What you say is indeed the widespread belief, and the original motivation for the distinction between /dev/random and /dev/urandom, but the truth of this belief has not been proven.
For starters, there is no guarantee that /dev/random is outputting an amount no greater than the amount of random input. (Indeed, it is impossible to prove that it did without being able to read the mind of your attacker.) For example, the patches which form the subject of this LWN story are one attempt to tweak the estimate of the randomness input because someone (Matt Mackall) thought that the current estimator was estimating something incorrectly.
My point isn't that the estimator is particularly bad -- my point is that the existence of the estimator demonstrates that there is no hard guarantee that the amount of output is no greater than the amount of input.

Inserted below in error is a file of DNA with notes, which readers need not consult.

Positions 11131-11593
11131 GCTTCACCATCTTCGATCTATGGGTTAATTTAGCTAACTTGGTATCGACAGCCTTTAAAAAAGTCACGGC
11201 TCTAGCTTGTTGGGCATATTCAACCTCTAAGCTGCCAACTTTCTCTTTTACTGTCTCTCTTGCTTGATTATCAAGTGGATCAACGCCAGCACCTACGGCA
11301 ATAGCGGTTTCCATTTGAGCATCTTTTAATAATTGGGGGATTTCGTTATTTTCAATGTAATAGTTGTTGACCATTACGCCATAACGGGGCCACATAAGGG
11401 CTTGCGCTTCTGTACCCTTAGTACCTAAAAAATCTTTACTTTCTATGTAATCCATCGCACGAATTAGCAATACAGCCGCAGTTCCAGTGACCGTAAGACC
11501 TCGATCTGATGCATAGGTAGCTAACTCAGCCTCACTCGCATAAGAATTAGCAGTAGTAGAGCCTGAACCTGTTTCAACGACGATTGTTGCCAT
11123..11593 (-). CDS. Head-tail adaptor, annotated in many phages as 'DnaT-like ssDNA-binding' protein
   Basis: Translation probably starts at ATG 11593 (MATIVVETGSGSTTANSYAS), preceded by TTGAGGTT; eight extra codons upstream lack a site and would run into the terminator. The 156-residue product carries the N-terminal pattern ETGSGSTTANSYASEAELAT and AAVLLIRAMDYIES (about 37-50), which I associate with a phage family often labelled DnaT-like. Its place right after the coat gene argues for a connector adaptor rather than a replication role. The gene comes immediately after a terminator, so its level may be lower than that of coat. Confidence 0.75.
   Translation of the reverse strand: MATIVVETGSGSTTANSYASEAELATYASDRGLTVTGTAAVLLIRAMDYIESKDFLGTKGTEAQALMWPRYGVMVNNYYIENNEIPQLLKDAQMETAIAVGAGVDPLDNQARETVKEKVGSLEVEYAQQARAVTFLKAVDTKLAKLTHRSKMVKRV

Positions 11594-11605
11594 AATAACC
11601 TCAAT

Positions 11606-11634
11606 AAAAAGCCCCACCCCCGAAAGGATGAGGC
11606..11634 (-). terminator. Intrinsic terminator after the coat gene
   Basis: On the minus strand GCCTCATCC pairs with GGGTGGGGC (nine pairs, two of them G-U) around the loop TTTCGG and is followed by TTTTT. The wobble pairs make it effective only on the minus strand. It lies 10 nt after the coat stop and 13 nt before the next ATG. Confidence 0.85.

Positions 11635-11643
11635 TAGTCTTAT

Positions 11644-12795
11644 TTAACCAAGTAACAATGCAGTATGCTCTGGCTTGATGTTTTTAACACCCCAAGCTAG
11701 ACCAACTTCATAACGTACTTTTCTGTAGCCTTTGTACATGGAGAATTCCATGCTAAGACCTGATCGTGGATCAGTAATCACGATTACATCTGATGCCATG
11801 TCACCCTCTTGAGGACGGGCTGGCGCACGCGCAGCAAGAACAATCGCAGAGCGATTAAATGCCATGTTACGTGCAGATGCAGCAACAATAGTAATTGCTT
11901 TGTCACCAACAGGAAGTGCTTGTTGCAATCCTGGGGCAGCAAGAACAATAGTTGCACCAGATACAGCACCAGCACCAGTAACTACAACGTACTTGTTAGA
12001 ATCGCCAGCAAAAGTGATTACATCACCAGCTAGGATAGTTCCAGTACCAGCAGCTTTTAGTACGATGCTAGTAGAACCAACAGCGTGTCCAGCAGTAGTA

In theory, it is an open question whether /dev/random or /dev/urandom is more secure against cryptanalysis. In practice, they are very likely both secure, except that the blocking behavior of /dev/random introduces different vulnerabilities. (And except for a few unfortunate flaws in /dev/urandom...).
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